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Year : 2018  |  Volume : 21  |  Issue : 12  |  Page : 1678-1684

Long-term follow-up and treatment of a patient with severe skeletal open bite using temporary anchorage devices

Department of Orthodontics, Peking University School and Hospital of Stomatology, National Engineering Laboratory for Digital and Material Technology of Stomatology, Beijing Key Laboratory of Digital Stomatology, Beijing, China

Date of Acceptance10-Aug-2018
Date of Web Publication18-Dec-2018

Correspondence Address:
Prof. B Han
Department of Orthodontics, Peking University School and Hospital of Stomatology, National Engineering Laboratory for Digital and Material Technology of Stomatology, Beijing Key Laboratory of Digital Stomatology, Beijing 100081
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Source of Support: None, Conflict of Interest: None

DOI: 10.4103/njcp.njcp_223_18

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This case report presents the treatment and long-term follow-up of a patient with severe skeletal hyperdivergent open bite, Class II malocclusion, and a severely retruded chin. After failure of early treatment using high-pull headgear with a bite block during the early permanent dentition stage due to an unfavorable growth pattern, orthognathic surgery was proposed but rejected by the patient. Then, temporary anchorage devices were used to correct the occlusion and establish an acceptable overbite and overjet. The overall observation time was 8.5 years; the treatment time using fixed appliances was 3 years and 4 months. The achieved tooth position and occlusal relationship remained stable 2.5 years later without recurrence of the open bite.

Keywords: Class II, skeletal open bite, temporary anchorage devices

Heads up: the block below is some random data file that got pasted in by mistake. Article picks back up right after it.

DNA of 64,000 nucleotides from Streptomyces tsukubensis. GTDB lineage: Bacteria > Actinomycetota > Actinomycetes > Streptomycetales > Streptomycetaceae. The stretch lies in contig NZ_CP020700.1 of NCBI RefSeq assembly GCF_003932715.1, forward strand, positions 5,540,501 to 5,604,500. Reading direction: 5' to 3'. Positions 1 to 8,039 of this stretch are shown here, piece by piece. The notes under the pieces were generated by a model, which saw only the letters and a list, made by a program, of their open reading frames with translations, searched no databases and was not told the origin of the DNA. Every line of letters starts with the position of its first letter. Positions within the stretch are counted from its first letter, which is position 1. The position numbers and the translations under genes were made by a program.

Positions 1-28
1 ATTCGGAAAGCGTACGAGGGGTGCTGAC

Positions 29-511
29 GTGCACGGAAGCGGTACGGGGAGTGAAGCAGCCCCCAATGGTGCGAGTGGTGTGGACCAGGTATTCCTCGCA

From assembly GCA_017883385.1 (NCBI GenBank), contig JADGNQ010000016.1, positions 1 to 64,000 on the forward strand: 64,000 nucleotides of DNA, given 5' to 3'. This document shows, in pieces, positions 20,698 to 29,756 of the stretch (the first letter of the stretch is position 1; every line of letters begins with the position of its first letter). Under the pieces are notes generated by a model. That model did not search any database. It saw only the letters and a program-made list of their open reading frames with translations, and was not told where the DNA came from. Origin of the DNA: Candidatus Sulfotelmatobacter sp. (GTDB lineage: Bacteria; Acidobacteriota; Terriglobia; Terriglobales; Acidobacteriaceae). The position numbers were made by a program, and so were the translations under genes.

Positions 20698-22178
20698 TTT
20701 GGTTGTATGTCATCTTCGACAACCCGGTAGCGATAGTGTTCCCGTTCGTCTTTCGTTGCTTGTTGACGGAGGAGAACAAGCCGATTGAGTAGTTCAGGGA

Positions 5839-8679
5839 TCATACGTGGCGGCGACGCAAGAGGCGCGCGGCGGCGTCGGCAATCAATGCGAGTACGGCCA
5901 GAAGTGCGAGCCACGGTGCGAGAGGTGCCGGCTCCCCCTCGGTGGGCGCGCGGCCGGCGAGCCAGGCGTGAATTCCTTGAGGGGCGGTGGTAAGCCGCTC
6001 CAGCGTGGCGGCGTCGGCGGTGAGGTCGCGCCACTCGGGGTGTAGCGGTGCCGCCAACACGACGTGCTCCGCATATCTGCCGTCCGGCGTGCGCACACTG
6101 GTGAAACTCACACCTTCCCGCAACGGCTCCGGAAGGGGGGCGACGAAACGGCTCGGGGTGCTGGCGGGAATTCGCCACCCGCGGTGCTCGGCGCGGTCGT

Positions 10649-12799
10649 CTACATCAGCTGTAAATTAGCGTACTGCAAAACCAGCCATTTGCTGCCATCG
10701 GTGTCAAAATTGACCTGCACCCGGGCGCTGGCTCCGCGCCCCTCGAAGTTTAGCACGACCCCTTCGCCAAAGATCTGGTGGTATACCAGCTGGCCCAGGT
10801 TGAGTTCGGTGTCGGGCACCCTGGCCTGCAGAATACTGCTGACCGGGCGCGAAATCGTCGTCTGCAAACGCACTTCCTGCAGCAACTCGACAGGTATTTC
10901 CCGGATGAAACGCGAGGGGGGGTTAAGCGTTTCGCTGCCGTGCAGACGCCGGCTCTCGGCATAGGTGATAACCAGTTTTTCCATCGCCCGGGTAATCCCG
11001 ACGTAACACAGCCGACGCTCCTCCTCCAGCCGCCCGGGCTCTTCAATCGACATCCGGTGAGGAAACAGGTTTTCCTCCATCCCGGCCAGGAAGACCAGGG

How to cite this article:
Lv W X, Chen S, Xu T M, Han B. Long-term follow-up and treatment of a patient with severe skeletal open bite using temporary anchorage devices. Niger J Clin Pract 2018;21:1678-84

How to cite this URL:
Lv W X, Chen S, Xu T M, Han B. Long-term follow-up and treatment of a patient with severe skeletal open bite using temporary anchorage devices. Niger J Clin Pract [serial online] 2018 [cited 2020 Sep 28];21:1678-84. Available from:

   Introduction Top

An anterior open bite is a malocclusion with deviation in the vertical relationship of the maxillary and mandibular dental arches that is characterized by an open vertical dimension between the incisal edges when the posterior teeth are in occlusion. This malocclusion can lead to impairment of masticatory and phonatory function and raises considerable esthetic issues in the affected patients.[1]

The etiology of anterior open bite varies and includes skeletal, dental, respiratory, neurological, and habitual factors. Here, we broadly describe it as skeletal or dental in origin.[2] Dental open bite is determined by the result of a mechanical blockage of the vertical development of the incisors and the alveolar component with normal skeletal relationships. In contrast, skeletal open bite is a vertical skeletal discrepancy that can be observed on cephalograms which includes a longer anterior lower face height, shorter posterior face height, shorter 1 to SN (Anterior Cranial Base Plane) distance, smaller 6 to Mandibular Plane (MP) distance, and larger gonial angle.[3] A steep mandibular plane is always considered to be the key skeletal finding in skeletal anterior open bite.[4]

Severe open bite malocclusion (negative overbite ≥2 mm) is rare in the population. However, its occurrence varies by race (less than 1% in whites, approximately 5% in blacks).[5] Severe open bite is considered to be one of the most difficult challenges for orthodontists, particularly when treating it with an orthodontic strategy alone. Controlling the subsequent posterior vertical growth would be the ideal treatment for these patients. Rotating the mandible upward and forward is the goal of treatment, which can be accomplished by controlling all tooth eruption if adequate mandibular vertical ramus growth is achieved.[5]

During the early treatment of anterior open bite malocclusions, various methods can be used such as deterrent appliances, high-pull headgear, vertical chincups, and posterior bite blocks.[2] However, these methods are often viewed as controversial, and their efficacies remain unclear.[1] The reasons for an uncertain curative effect during early treatment have been speculated to include poor patient compliance and the continuation of vertical facial growth throughout the postadolescent years,[5] as open bite can presumably become increasingly severe during growth. Therefore, early treatment should be selected cautiously for these patients. Meanwhile, patients should be well informed of the possible need for orthognathic surgery during the later stage to correct the skeletal open bite.